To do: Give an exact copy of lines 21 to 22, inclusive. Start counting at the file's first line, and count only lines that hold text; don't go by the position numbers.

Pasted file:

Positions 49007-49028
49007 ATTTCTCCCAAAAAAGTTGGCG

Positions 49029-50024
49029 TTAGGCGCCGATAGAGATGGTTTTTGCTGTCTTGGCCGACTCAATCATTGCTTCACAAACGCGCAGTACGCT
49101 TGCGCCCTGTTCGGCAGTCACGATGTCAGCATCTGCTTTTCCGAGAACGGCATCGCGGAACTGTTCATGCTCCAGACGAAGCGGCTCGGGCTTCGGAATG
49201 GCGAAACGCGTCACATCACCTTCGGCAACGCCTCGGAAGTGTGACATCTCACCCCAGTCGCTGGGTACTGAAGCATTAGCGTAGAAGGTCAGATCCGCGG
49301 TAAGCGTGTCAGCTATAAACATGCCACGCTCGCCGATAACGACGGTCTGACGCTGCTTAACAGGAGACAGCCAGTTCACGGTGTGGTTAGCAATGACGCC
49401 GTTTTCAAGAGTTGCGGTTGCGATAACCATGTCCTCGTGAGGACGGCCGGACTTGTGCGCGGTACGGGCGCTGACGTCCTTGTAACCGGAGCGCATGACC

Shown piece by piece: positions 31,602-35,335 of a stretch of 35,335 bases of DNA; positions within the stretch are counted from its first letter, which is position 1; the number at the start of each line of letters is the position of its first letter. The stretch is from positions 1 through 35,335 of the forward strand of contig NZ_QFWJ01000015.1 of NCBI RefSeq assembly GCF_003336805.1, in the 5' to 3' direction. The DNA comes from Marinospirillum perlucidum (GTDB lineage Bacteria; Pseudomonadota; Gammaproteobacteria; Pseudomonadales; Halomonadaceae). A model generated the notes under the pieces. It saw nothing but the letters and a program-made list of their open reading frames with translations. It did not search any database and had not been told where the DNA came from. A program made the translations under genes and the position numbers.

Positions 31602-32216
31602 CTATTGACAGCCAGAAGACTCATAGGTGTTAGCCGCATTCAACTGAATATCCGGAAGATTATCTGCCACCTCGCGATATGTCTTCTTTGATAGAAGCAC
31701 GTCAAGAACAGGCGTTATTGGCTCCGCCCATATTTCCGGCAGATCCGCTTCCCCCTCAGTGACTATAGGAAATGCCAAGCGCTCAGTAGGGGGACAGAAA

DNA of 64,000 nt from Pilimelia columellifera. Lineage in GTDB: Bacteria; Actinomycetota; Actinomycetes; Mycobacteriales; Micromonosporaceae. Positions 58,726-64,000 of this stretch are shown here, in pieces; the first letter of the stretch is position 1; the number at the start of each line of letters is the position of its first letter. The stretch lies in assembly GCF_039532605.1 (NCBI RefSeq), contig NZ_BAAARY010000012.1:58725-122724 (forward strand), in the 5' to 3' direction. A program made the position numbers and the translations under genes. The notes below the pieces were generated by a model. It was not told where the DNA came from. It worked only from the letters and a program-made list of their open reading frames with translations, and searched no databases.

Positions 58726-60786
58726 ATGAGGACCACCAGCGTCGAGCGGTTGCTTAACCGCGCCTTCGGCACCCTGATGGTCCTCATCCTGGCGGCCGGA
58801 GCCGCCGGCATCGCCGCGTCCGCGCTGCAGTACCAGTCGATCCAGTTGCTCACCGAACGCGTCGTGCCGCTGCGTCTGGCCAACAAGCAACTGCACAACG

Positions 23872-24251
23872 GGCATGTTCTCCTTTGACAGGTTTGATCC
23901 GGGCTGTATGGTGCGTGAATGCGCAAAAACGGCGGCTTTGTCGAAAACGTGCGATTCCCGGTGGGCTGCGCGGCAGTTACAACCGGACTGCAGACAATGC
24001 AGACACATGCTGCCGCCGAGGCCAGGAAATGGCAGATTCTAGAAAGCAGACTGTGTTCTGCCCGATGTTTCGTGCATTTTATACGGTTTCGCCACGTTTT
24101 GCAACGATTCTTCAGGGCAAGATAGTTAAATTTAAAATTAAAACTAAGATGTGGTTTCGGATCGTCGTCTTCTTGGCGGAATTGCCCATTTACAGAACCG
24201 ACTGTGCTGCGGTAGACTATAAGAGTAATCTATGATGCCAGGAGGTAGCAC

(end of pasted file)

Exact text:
24101 GCAACGATTCTTCAGGGCAAGATAGTTAAATTTAAAATTAAAACTAAGATGTGGTTTCGGATCGTCGTCTTCTTGGCGGAATTGCCCATTTACAGAACCG
24201 ACTGTGCTGCGGTAGACTATAAGAGTAATCTATGATGCCAGGAGGTAGCAC